I have been to Ile de Goree (Goree Island) twice.
Ile de Goree was a slave-trading center. Today the island is a memorial, UNESCO World Heritage Site and place to check out on a visit to Dakar.
The first time I went there I was with Claudia, an Australian who was also a new resident of Dakar then. It was a Sunday and an artist gave us a tour. I was with Papy and Boubacar on my second visit to the island in October. Papy is an environmentalist and amateur photographer from Bargny, a town about an hour from Dakar. Boubacar is a Nigerien architect who studied in Senegal and Togo. Papy, Boubacar and I went to Goree to work on a photography project (read: take photos of each other :)).
Both trips were memorable and allowed me to see the appeal of this historical and cultural hotspot of Dakar. In this post I share three reasons to visit Ile de Goree on your next trip to Senegal.
Three reasons to visit Ile de Goree/ Goree Island in Senegal
It is part of world history
After Portuguese settlers inhabitted the island in the 1400s, Dutch people came in the 16th century and named it “Goede Reede.” The island’s current name is derived from it though the French and British colonized (and fought each other for) it later.
Most people know or have heard of Goree because of the House of Slaves (Maison des Esclaves in French). Home of the ‘door of no return’ — the passage from which hundreds of slaves allegedly got on ships that took them away from their homeland forever – the pinkish-red House of Slaves was built in the 1780s by an Afro-French family. It is said that 100-300 men, women and children were kept in the spaces on the lower level of the House at any given time during the transatlantic slave trade. Later, peanuts, rubber and spices were transported through the House.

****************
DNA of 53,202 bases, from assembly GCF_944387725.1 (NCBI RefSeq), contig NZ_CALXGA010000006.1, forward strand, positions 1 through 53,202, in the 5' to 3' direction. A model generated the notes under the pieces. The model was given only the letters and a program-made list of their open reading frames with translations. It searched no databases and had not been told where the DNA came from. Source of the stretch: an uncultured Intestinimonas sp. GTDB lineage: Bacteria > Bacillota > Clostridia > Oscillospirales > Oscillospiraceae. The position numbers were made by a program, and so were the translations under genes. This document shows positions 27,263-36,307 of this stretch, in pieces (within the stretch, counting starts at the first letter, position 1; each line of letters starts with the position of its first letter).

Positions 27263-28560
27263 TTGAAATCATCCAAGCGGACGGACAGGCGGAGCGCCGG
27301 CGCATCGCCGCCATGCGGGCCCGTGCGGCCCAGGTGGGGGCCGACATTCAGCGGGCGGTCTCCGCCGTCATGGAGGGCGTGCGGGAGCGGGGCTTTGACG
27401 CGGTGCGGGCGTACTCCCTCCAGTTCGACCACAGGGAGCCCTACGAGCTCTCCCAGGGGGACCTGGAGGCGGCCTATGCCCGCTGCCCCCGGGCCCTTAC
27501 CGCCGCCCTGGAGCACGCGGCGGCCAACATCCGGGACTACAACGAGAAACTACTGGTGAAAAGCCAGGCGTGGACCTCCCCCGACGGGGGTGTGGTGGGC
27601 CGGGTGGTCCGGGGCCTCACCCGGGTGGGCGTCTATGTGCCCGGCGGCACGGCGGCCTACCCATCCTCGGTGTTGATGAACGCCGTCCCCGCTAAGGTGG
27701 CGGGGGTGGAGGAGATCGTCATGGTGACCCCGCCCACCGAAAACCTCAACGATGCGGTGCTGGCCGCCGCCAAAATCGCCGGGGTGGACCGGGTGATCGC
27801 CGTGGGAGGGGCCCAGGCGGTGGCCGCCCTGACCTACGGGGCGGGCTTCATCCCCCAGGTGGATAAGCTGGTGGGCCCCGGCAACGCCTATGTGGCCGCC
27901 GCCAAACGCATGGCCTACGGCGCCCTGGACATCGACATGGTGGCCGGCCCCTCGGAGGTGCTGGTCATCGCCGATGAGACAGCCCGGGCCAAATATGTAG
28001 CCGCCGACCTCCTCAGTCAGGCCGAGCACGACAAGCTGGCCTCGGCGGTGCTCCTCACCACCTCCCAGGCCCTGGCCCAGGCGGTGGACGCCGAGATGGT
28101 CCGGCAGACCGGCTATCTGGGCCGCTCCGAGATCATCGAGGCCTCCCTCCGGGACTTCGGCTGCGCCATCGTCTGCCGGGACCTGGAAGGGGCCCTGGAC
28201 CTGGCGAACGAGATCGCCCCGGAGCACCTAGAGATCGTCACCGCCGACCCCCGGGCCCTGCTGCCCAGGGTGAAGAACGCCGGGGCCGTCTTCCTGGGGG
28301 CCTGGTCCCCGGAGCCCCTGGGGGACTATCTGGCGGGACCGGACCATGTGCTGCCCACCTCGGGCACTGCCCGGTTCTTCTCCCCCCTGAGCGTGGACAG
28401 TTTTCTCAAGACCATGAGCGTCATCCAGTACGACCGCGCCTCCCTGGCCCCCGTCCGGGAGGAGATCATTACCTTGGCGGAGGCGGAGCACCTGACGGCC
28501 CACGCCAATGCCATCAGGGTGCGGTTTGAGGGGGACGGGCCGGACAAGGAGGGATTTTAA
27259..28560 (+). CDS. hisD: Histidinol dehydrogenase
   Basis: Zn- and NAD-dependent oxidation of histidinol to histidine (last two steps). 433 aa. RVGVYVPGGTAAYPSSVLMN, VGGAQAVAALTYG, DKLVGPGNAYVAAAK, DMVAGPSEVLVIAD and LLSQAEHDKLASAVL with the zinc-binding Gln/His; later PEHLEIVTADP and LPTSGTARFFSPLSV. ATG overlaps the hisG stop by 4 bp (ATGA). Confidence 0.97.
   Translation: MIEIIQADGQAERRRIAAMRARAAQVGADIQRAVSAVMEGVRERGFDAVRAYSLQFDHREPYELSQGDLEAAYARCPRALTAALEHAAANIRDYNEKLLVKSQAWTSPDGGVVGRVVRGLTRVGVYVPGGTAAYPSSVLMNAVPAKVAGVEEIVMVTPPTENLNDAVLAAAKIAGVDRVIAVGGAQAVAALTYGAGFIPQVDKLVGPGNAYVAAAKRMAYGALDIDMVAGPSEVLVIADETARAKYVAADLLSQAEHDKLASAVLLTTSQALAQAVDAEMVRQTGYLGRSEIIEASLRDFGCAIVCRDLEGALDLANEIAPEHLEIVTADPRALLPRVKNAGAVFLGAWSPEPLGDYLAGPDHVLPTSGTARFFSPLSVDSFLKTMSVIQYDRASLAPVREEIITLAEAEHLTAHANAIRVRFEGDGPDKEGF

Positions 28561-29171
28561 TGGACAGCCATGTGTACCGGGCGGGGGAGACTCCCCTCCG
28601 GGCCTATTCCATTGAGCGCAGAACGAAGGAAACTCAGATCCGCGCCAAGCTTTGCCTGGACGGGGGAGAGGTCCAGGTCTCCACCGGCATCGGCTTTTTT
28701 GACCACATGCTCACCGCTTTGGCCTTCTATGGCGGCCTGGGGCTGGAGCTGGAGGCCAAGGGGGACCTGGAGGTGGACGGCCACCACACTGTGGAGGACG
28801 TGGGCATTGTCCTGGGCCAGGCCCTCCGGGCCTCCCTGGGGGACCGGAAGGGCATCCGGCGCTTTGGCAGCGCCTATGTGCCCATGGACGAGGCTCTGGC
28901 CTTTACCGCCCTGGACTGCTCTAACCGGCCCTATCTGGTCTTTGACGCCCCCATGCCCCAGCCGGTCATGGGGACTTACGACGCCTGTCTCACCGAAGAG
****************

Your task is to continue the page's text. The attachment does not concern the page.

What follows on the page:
There are also museums, forts and remnants from the world wars (such as bunkers and canons) to check out on Ile de Goree.
It is a colorful and vibrant place
Somewhat in spite of this dark history, Goree is a colorful and vibrant place. As there are no vehicles on the island, it is a treat to walk in the streets and see colorful walls, doors, window frames, flowers, and art. Papy, Boubacar and I enjoyed our time in this setting and took many photos as you can see below.
It is the home of talented creatives
There are talented creatives among the 2000 people who live in Goree. Working from various places including old war bunkers, these artists turned Goree into a cultural and artistic hotspot. Paintings line the streets while other works hang in trees. Some artists use recycled materials or pieces of fabric, and others are best known for their sand art bottles. Women also sell jewelry pieces and natural raffia hand fans. Though colors schemes, sizes and prices vary greatly, there is a common theme among all these pieces of art and crafts: they celebrate African history, culture and creativity.
There are also talented musicians on the island.
Consider the following information if you plan to visit Ile de Goree/ Goree Island:
Travelers to Goree should catch a ferry from the Port Autonome de Dakar. If coming in public transport, it helps to say that you are going to the “debarcadaire de Goree.”
There is a ferry from Dakar from 6:15am to 11:30pm Monday-Fridays and until 12:45am on Saturdays. The trip takes about 20 minutes and the ferry can accommodate 200-300 people. The last ferry leaves Goree at 11pm Monday-Thursday, at midnight Fridays and Sundays, and at 1 am Saturdays. I suggest planning to leave well before the last ferry, however, because you don’t want to risk being stranded on the island without a place to stay.
You can find more information here (change the language of the website from French to English by selecting the ‘EN’ option in the top right corner of the page).
The ferry ticket costs 1500F for Senegalese residents (with evidence) and 5000F CFA for those who are not residents. There is a 500F fee to pay upon arrival on the island. You must pay it all with cash.
(If you have been to Goree -) What are some other reasons to visit the island?
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Papy Diogal (@thepapydjo on Instagram) and I took the photos on this page. Please ask for permission to use them if you would like to do so.